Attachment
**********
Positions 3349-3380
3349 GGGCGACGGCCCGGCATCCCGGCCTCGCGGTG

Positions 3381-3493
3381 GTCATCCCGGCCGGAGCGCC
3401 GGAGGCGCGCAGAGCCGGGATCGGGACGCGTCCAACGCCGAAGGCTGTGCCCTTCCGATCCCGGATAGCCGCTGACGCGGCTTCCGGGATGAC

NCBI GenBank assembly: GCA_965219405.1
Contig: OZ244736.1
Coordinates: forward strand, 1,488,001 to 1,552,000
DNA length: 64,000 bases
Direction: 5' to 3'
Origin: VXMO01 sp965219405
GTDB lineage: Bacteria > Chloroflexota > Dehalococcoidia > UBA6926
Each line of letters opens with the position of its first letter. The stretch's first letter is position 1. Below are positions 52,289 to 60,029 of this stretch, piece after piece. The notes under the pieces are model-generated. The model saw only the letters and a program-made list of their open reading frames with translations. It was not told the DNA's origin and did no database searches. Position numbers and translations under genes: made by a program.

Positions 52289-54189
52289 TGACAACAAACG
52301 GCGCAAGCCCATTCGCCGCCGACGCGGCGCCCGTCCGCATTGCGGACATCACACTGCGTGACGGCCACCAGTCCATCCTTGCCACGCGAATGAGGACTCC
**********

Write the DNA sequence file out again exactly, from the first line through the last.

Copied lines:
Positions 3349-3380
3349 GGGCGACGGCCCGGCATCCCGGCCTCGCGGTG

Positions 3381-3493
3381 GTCATCCCGGCCGGAGCGCC
3401 GGAGGCGCGCAGAGCCGGGATCGGGACGCGTCCAACGCCGAAGGCTGTGCCCTTCCGATCCCGGATAGCCGCTGACGCGGCTTCCGGGATGAC

NCBI GenBank assembly: GCA_965219405.1
Contig: OZ244736.1
Coordinates: forward strand, 1,488,001 to 1,552,000
DNA length: 64,000 bases
Direction: 5' to 3'
Origin: VXMO01 sp965219405
GTDB lineage: Bacteria > Chloroflexota > Dehalococcoidia > UBA6926
Each line of letters opens with the position of its first letter. The stretch's first letter is position 1. Below are positions 52,289 to 60,029 of this stretch, piece after piece. The notes under the pieces are model-generated. The model saw only the letters and a program-made list of their open reading frames with translations. It was not told the DNA's origin and did no database searches. Position numbers and translations under genes: made by a program.

Positions 52289-54189
52289 TGACAACAAACG
52301 GCGCAAGCCCATTCGCCGCCGACGCGGCGCCCGTCCGCATTGCGGACATCACACTGCGTGACGGCCACCAGTCCATCCTTGCCACGCGAATGAGGACTCC